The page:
Court Rules on Case Involving Errant Punt and Fan at NFL Game
(Editor’s note: The following is reprinted from Professional Sports and the Law, a subscription-based magazine produced by Hackney Publications. To subscribe, visit here.)
By Courtney E. Dunn, of Segal McCambridge
When self-proclaimed “football fanatic” Paulina Callinan attended her very first football game on November 1, 2015, she did not expect to be put on the punt return team.
Callinan was six rows away from the field at M&T Bank Stadium in Baltimore for an up-close view of the game between the Baltimore Ravens and the San Diego Chargers. While distracted by her cell phone, Baltimore Ravens punter, Sam Koch (“Koch”) was practicing his punts on the sideline during warmups, causing an “errant punt” to travel into the stands and strike Callinan in the face.
Callinan filed a complaint in the Circuit Court for Baltimore City (the “Trial Court”) alleging negligence claims against the Ravens, Koch and the National Football League (“NFL”) based upon the punting incident. The Ravens and Koch moved for summary judgment asserting the assumption of risk doctrine and the fact that the exculpatory clause printed on the back of Callinan’s ticket barred her claims as a matter of law.
Then, Callinan amended her complaint to add a count of battery against Koch. The Ravens and Koch moved to dismiss the battery count on the grounds that it failed to state a claim upon which relief could be granted. The Trial Court granted the Ravens’ and Koch’s motion for summary judgment and motion to dismiss the battery claim, and all claims against the Ravens and Koch were dismissed with prejudice. The Court specifically found that (1) there were no disputes as to any material facts; (2) Callinan assumed the risk as a matter of law; (3) the exculpatory clause was valid, and the clause did not fall into any of the exceptions to enforceability under Maryland law; and (4) the amended complaint failed to plead facts showing that Koch intended to harm Callinan.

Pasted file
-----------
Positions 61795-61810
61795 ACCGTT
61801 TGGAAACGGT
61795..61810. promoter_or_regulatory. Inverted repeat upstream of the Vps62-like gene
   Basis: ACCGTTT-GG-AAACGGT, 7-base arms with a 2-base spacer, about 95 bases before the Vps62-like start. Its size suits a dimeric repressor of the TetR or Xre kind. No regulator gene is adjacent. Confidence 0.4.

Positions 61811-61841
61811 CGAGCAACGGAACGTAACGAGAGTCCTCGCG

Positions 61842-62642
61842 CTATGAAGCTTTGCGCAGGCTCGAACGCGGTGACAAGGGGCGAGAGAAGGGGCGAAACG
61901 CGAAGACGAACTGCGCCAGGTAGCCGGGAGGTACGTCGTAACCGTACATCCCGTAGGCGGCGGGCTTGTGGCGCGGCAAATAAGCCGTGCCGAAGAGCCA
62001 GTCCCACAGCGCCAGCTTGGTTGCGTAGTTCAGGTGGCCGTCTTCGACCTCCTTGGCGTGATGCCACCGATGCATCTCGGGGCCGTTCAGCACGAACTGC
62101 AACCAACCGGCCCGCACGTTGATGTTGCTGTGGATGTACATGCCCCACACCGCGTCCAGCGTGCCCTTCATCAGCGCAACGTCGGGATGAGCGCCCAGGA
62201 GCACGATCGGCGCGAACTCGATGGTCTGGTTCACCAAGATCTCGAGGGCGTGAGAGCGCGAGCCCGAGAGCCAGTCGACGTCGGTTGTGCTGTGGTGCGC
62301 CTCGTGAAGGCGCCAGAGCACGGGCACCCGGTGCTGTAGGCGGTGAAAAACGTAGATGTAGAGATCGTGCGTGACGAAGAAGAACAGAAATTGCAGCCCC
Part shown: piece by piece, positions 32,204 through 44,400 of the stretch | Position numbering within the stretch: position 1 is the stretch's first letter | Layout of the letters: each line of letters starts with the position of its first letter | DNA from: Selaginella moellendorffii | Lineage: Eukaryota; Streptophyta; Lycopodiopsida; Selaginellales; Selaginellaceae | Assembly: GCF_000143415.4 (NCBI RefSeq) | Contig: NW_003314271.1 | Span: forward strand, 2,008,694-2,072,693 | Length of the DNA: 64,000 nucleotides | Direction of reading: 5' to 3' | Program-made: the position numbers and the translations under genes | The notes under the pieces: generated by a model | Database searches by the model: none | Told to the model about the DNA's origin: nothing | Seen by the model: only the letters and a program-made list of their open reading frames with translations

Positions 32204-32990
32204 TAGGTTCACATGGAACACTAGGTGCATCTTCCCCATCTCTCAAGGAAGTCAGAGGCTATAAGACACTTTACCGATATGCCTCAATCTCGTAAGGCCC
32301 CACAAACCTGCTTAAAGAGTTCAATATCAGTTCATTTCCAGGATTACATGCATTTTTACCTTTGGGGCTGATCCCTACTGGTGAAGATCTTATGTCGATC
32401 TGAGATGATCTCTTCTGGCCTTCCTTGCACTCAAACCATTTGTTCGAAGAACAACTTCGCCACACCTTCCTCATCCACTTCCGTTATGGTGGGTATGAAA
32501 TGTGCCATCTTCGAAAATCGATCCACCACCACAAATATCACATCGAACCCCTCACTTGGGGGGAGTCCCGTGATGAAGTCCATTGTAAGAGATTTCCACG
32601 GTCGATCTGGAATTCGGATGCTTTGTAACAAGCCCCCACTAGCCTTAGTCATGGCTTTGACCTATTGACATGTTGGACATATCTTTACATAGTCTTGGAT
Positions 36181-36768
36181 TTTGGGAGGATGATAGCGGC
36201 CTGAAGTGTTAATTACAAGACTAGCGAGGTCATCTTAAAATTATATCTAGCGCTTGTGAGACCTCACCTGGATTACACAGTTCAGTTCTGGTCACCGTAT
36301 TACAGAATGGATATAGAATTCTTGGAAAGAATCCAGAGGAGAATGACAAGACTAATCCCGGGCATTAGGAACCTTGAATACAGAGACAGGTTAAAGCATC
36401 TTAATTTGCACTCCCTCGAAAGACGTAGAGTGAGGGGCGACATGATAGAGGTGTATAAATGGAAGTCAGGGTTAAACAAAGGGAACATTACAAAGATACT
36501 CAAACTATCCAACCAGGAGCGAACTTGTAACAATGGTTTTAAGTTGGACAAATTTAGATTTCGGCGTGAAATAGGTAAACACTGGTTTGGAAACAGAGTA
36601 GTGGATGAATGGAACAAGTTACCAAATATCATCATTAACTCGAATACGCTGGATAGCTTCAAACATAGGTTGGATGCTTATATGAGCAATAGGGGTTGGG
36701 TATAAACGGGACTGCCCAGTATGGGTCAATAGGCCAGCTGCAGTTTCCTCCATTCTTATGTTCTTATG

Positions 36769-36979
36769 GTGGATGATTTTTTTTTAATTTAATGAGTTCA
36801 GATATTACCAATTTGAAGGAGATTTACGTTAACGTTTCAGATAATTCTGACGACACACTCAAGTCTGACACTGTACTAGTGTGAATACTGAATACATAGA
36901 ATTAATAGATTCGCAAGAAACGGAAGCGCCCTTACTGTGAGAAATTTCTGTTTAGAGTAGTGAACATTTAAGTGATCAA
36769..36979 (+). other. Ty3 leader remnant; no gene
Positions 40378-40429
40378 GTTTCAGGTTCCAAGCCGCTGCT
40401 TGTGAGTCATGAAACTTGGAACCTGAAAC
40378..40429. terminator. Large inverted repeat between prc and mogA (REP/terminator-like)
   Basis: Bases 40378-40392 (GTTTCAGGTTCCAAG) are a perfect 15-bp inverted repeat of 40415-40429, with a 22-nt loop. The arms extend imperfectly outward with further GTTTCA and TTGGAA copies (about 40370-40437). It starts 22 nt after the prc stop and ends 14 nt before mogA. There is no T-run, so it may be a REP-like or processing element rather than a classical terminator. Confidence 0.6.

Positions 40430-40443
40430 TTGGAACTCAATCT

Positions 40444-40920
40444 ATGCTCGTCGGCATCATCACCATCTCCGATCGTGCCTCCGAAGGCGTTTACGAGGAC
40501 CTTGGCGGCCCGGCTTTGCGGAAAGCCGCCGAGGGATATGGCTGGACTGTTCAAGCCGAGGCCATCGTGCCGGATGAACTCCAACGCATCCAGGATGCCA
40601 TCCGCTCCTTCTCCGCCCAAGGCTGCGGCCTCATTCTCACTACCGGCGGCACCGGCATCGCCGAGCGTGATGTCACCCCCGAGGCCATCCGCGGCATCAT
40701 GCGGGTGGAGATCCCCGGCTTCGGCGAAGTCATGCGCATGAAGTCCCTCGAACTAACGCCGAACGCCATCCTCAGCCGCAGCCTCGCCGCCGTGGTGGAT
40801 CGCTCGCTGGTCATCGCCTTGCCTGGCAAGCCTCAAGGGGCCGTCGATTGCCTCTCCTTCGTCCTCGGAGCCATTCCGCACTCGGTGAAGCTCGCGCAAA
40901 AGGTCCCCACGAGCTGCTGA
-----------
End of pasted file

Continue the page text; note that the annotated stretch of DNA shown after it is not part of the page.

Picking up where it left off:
Callinan then appealed the Trial Court’s decision, raising three questions for review: (1) whether the Trial Court erred in dismissing the battery claim against Koch; (2) whether the Trial Court erred when it ruled that Callinan assumed the risk of being struck by an errantly kicked football at a professional football game; and (3) whether Callinan was entitled to additional discovery before the Trial Court’s ruling on the motions.
Did The Trial Court Err in Dismissing the Battery Claim Against Sam Koch?
Callinan argued that, pursuant to the doctrine of transferred intent, the Trial Court erred in dismissing the battery claim. Specifically, her amended complaint presented multiple allegations, such as that Koch was in control over where and when he was to practice punting during pre-game warm-ups; that, as a professional punter with the ability to punt the football nearly 60 miles per hour, Koch intentionally kicked the football which ended up in the grandstands and struck Callinan; that the errant football striking Callinan constitutes an intentional offensive touching, and; that she suffered severe injuries and economic losses as a direct and proximate result of the offensive and intentional touching.
Battery is an intentional tort. It is undisputed that Koch did not intend to strike Callinan when he punted the ball during pre-game warm-ups, and Callinan’s attempt at working around that factor failed to sway the Courts. The argument that Koch intentionally kicked the football and the football then struck Callinan was not enough to prove that this was intentional misconduct by way of transferred intent. Though the Court noted that “one can commit a battery through indirect contact, e.g., by ‘putting an instrumentality in motion,’” (see Hendrix v. Burns, 205 Md. App. 1, 20, 43 A.3d 415 (2012)), it ultimately found that the complaint did not plead facts showing that Koch punted with a “substantial certainty” that the football would cause an offensive contact with any other person.